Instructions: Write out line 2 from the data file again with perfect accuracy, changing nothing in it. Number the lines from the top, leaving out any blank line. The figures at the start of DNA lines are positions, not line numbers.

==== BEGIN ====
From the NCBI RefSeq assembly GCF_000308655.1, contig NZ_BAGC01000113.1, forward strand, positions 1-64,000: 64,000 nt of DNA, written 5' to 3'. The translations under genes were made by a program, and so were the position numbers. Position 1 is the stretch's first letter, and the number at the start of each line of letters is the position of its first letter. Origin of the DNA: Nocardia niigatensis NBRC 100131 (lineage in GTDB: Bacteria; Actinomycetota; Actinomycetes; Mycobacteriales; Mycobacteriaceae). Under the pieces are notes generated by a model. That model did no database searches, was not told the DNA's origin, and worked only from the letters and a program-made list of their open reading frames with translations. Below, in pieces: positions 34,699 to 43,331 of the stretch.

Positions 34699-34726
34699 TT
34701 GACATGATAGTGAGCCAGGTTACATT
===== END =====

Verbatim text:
Positions 34699-34726